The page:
32. Tlachinollan Human Rights Center – Guerrero, México
33. Comité Ambiental en Defensa de la Vida, Colombia
34. Red de Comités Ambientales del Tolima-Colombia
35. La Asamblea Veracruzana de Iniciativas y Defensa Ambiental – LAVIDA , Mexico
36. Centre Oecuménique des Droits Humains (CEDH)/Haiti
37. Colectivo de Abogados “José Alvear Restrepo”, Colombia
38. Comisión Ecuménica de Derechos Humanos – CEDHU
39. Asociación Marianista de Acción Social – AMAS – Otusco, Perú
40. Plataforma Boliviana Frente al Cambio Climático
41. Instituto Natura, Perú
42. Instituto de Salud MSC “Cristóforis Denéke” – ISDEN
43. Circulo de Estudios Críticos del Derecho, México
44. Observatorio Latinoamericano de Geopolítica, UNAM, México
45. Diálogo 2000-Jubileo Sur Argentina
46. México: Bia´lii, Asesoría e Investigación, A.C.
47. Grupo Tacuba – México.
48. Movimiento Mundial por los Bosques Tropicales (WRM) – Internacional
50. Foro Ciudadano de Participación por la Justicia y los Derechos Humanos
51. Instituto EQUIT – Gênero, Economia e Cidadania Global, Brasil
52. Procesos Integrales para la Autogestión de los Pueblos, México
53. Otros Mundos/Chiapas, México
54. El Centro de Estudios de la Región Cuicateca (CEREC), México
55. Bios Iguana A.C., México
56. Asociación por la Protección de la Tierra y el Bienestar de Epazoyucan A.C./ México.
57. Comunidad de Juristas Akubadaura, juristas indígenas de Colombia.
58. Asociacion de Maestros de Educación Rural de Guatemala
59. Frente Amplio Opositor a Minera San Xavier (FAO). San Luis Potosí, México.


60. Justiça Ambiental / Friends of the Earth Mozambique
61. Zambia Chalimbana River Headwaters Conservation Trust
62. Equitable Cambodia
63. Maritime Union Of Australia VIC Branch, Australia
64. Union Aid Abroad-APHEDA, Australia
65. Australian Fair Trade and Investment Network
66. Fortify Health, India
67. International Indigenous Peoples Movement for Self-Determination and Liberation (IPMSDL), Filipinas
68. Pacific Asia Resource Center (PARC)
69. Friends of the Earth Japan
70. PASA, Australia


71. Mining Watch Canada
72. Council of Canadians
73. Common Frontiers
74. The Mining Justice Action Committee (MJAC), Canada
75. Canadian Unitarians for Social Justice, Canada
76. COPH in Québec/Canada
77. Alternatives North/Canada
78. Project of Heart, Canada
79. Canada/Sustainable Northern Nova Scotia
80. Mining Injustice Solidarity Network
81. Comité por los derechos humanos en América Latina (CDHAL), Montréal, Canada
82. Centro de investigación en educación y formación en medio ambiente y ecociudadanía, Université du Québec à Montréal, Canadá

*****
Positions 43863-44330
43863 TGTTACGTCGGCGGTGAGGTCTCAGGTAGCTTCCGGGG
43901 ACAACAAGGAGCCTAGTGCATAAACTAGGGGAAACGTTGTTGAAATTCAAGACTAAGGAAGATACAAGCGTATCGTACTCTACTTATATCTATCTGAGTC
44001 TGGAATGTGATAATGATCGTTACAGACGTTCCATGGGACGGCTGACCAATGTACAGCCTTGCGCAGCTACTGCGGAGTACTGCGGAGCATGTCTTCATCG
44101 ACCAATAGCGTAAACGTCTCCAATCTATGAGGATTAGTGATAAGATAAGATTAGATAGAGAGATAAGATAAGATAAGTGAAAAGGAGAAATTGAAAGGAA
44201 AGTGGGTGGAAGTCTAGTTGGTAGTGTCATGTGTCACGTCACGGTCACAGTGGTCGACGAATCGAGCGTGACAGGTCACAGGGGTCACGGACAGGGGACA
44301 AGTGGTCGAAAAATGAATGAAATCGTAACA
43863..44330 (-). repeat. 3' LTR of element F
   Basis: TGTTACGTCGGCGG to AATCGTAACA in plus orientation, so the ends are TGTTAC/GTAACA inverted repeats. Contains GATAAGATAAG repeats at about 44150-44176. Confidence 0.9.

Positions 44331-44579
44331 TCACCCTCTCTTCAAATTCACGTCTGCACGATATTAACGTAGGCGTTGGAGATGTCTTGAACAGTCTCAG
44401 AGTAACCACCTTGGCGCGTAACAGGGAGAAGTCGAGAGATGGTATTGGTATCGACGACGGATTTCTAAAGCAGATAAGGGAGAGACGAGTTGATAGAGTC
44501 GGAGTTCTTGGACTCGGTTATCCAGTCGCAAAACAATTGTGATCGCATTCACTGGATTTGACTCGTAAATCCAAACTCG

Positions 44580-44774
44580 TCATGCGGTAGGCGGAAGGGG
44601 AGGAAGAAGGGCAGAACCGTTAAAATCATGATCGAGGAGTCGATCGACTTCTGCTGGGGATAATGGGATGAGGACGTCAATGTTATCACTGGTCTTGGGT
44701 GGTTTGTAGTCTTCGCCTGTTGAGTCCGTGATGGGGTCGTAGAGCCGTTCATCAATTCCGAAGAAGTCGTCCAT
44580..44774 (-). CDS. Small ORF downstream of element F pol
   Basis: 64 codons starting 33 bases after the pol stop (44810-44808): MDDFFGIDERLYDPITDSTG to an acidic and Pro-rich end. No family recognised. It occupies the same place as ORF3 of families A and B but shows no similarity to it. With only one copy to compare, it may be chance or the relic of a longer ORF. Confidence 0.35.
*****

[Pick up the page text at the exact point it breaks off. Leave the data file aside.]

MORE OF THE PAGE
83. Sustainable Northern Nova Scotia – SUNNS
84. Atlantic Regional Solidarity Network, ARSN
85. Building Bridges Human Rights Vancouver
86. SOAR Canada


87. Institute for Policy Studies (IPS) – Global Economy Project, Washington DC.
88. Maryknoll Office for Global Concerns (United States and International)
89. Sisters of Mercy of the Americas’ Institute Justice Team
90. Committee in Solidarity with the People of El Salvador, CISPES (National organization from the U.S.)
91. Texas Campaign for the Environment USA
92. Communities United for People, EEUU
93. Earthworks USA
94. US-El Salvador Sister Cities
95. Madison Arcatao Sister City Project
96. Washington Ethical Society/Global Connections. USA
97. Presbyterian Church (USA)
98. Holy Cross International Justice Office/US and International


99.  Transnational Institute (TNI), The Netherlands
100. Corporate Europe Observatory, Bruselas-Bélgica
101. Latin America Solidarity Centre – LASC, Irlanda
102. Global Justice Now, UK
103. Friends of the Earth Ireland
104. Amis de la Terre France / Amigos de la Tierra Francia
105. ONG Africando, Gran Canaria – España
106. Justicia i Pau Barcelona
107. Source International
108. CATAPA vzw, Bélgica
109. Save our Sperrins, Irlanda del Norte
110. Pax Christi International, Bruselas
111. The Gaia Foundation, UK
112. Commission Justice et Paix Belgique
113. Asociación para los pueblos Amenazados, Suiza
114. Middlesex University London, UK
115. The Grail Global Justice and Trade Agreements Network
116. Organizacion Mundial contra la Tortura (OMCT), en el marco del Observatorio para la Proteccion de los Defensores de Derechos Humanos
117. Salva la Selva, España
118. Asociación ambiental Petón do Lobo, España
119. Asociación galega Cova Crea
120. Public Services International
121. Amigos de la Tierra Irlanda del Norte
122. Anti Fracking International (UK)
123. Fracking Free Clare, Ireland
124. Comhlamh – Action for Global Justice, Irlanda
125. Unión Universal Desarrollo Solidario, España
126. Solifonds, Suiza
127. Othernews, Rome Italy
128. SOLdePaz.Pachakuti, Asturias
129. International Association of People’s Lawyers
130. Grupo de Información sobre América Latina (IGLA), Austria
131. Both ENDS the Netherlands

132. Ejec PAPDA – Haïti
133. Amigos e Amigas dos Bosques “O Ouriol do Anllóns”


Public sign-on letter: Stop the criminalisation of public protest in Peru!
View in full at DHUMA